Wellbeing

Wellbeing: A holistic approach to health

Businesses are looking beyond physical wellness, sparking interest in a wellbeing movement that is proven to boost productivity. Wellbeing builds a workplace culture where individuals can thrive and is directly tied to a highly-engaged and high-performing workforce. Wellbeing goes beyond physical wellness to address mental health, emotional connection and opportunities to thrive. It’s a measure of how you feel you’re doing mentally, physically and spiritually.

Policymakers are also recognizing the benefits of addressing wellbeing through stronger integration of the health care and social service sectors.1 Improvements to wellbeing can have significant, positive impacts not only on individuals but also on entire communities.2

Wellbeing is made up of six essential elements:3

 

Wellbeing impacts entire communities
Wellbeing is endorsed by researchers, clinicians and government agencies. It is gaining attention as a valuable measure for individuals, organizations and communities 4, 5 that indicates whether or not people are satisfied with their lives.6 Research shows that subjective wellbeing is correlated with creativity, collaboration and increased productivity at work; lower rates of absenteeism; higher income; increased savings; and likelihood of being employed after a period of unemployment.7 It is also associated with higher quality social interactions, better relationships, pro-social behavior, improved cardiovascular health and immune system, faster recovery and a longer lifespan.8

ACHP is leading the way

ACHP plans are at the forefront of the wellbeing movement, implementing programs for plan employees and members and improving communities large and small.

For example, Minnesota’s HealthPartners is combatting stress and building emotional resilience through group coaching and online learning. Focused on identifying and changing negative thoughts and behaviors, over 90 percent of surveyed program participants said the courses helped replace negative self-talk with factual thoughts. Beating the Blues, an online program to treat mild and moderate stress, depression, and anxiety, teaches skills to identify and replace unhealthy thoughts with more positive feelings and behaviors. Since first offered in 2015, more than 4,800 HealthPartners members and patients have participated. 94 percent said it was helpful in their personal life and 91 percent said it was helpful in their work life.

Florida’s AvMed launched WELLfluent, an initiative that redefines wealth and shifts the focus to the things that matter most – health, happiness, and a healthy balance of mind, body and soul.  A catchy viral rap video turns the genre on its head depicting a suburban family celebrating a WELLfluent life and highlighting the many ways one can become richer simply by playing, laughing, and even meditating together.

AvMed is supporting members and the community as they get and stay WELLfluent. The plan offers tools and resources such as bike shares to get active, social events for seniors, incentives for healthy behaviors, and a mobile pantry, which distributed 137,309 pounds of food to 3,090 South Florida families between August 2016 and January 2017.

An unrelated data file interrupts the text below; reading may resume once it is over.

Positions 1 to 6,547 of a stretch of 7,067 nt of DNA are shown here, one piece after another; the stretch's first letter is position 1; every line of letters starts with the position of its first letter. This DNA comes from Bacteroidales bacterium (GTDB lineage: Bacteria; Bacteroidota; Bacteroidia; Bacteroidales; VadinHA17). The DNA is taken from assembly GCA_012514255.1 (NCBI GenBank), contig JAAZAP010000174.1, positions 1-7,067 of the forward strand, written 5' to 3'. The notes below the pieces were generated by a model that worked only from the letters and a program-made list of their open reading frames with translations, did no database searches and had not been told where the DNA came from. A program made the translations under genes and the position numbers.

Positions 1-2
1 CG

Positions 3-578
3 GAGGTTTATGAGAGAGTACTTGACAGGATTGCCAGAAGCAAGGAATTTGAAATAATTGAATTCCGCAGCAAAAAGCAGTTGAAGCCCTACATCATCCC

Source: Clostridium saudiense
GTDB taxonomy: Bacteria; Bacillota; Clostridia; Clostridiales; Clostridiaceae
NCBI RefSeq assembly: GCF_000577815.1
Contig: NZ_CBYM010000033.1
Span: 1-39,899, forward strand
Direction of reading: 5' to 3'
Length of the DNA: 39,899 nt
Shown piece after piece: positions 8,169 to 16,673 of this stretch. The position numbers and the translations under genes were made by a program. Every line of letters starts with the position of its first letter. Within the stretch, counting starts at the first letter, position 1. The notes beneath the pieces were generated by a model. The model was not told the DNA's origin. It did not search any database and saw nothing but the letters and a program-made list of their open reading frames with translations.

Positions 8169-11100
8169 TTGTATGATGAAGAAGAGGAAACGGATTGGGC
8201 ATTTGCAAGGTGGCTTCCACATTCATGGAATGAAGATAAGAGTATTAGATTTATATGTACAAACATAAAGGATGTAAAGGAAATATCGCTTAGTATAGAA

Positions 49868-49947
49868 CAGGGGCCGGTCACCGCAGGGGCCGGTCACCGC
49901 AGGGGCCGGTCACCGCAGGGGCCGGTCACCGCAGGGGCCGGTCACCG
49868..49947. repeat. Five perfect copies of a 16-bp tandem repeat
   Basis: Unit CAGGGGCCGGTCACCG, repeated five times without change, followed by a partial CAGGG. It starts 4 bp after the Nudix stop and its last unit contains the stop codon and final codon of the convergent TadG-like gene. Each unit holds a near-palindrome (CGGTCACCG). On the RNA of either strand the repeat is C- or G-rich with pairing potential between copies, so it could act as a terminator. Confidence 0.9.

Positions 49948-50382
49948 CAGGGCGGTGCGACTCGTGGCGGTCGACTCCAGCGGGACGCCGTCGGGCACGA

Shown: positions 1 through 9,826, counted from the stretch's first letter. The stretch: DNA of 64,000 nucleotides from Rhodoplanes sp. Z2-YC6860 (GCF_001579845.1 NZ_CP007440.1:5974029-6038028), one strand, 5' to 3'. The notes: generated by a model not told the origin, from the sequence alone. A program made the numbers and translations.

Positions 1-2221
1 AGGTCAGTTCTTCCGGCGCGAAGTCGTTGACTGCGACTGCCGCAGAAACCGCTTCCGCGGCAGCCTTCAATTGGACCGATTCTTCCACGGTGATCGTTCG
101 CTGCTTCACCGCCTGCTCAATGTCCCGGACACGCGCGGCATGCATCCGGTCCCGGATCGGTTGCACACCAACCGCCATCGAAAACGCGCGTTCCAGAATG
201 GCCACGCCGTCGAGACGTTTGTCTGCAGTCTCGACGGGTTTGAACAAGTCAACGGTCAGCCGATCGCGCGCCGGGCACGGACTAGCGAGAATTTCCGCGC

Additional Resources

Chandra, A., Miller, C. E., Acosta, J. D., Weilant, S., Trujillo, M., Plough, A. (2016). Drivers Of Health As A Shared Value: Mindset, Expectations, Sense of Community, And Civic Engagement. Health Affairs, 35(11): 1959-1963. Retrieved from http://content.healthaffairs.org/content/35/11/1959.full

Gallup – Healthways. (n.d.). Well-Being Index. Retrieved from http://www.well-beingindex.com/

National Business Group on Health. (2017). Well-being. Retrieved from https://www.businessgrouphealth.org/resources/wellbeing/index.cfm

RAND Corporation. (n.d.). Healthy Populations and Communities: In Depth. Retrieved from http://www.rand.org/health/key-topics/populations-communities/in-depth.html

Robert Wood Johnson Foundation, & RAND Corporation. (2017). Sentinel Communities: How Communities Work Toward Health. Retrieved from http://www.cultureofhealth.org/what-were-learning/sentinel-communities/


Sources

[1] Kottke, T. E., Stiefel, M., & Pronk, N. P. (2016). “Well-Being in All Policies”: Promoting Cross-Sectoral Collaboration to Improve People’s Lives. Preventing Chronic Disease,13(E52), 1-7. Retrieved from https://www.cdc.gov/pcd/issues/2016/16_0155.htm

[2] Kottke, T. E., Stiefel, M., & Pronk, N. P. (2016). “Well-Being in All Policies”: Promoting Cross-Sectoral Collaboration to Improve People’s Lives. Preventing Chronic Disease,13(E52), 1-7. Retrieved from https://www.cdc.gov/pcd/issues/2016/16_0155.htm

[3] Kottke, T. E.. “Promoting Population Health: One Plan’s Perspetive”. HealthPartners. Retrieved from http://www.achp.org/wp-content/uploads/_mediavault/Definitive-Kottke-ACHP-2017-05-12.pdf  

[4] Kottke, T. E., Stiefel, M., & Pronk, N. P. (2016). “Well-Being in All Policies”: Promoting Cross-Sectoral Collaboration to Improve People’s Lives. Preventing Chronic Disease,13(E52), 1-7. Retrieved from https://www.cdc.gov/pcd/issues/2016/16_0155.htm

[5] Centers for Disease Control and Prevention. (2016, May 31). Well-Being Concepts. Retrieved from https://www.cdc.gov/hrqol/wellbeing.htm

[6] Centers for Disease Control and Prevention. (2016, May 31). Well-Being Concepts. Retrieved from https://www.cdc.gov/hrqol/wellbeing.htm

[7] De Neve, J.-E., Diener, E., Tay, L., & Xuereb, C. (2013) The objective benefits of subjective well-being. In Helliwell, J., Layard, R., & Sachs, J., eds. World Happiness Report 2013. New York: UN Sustainable Development Solutions Network. Retrieved from https://papers.ssrn.com/sol3/papers.cfm?abstract_id=2306651

[8] Ibid.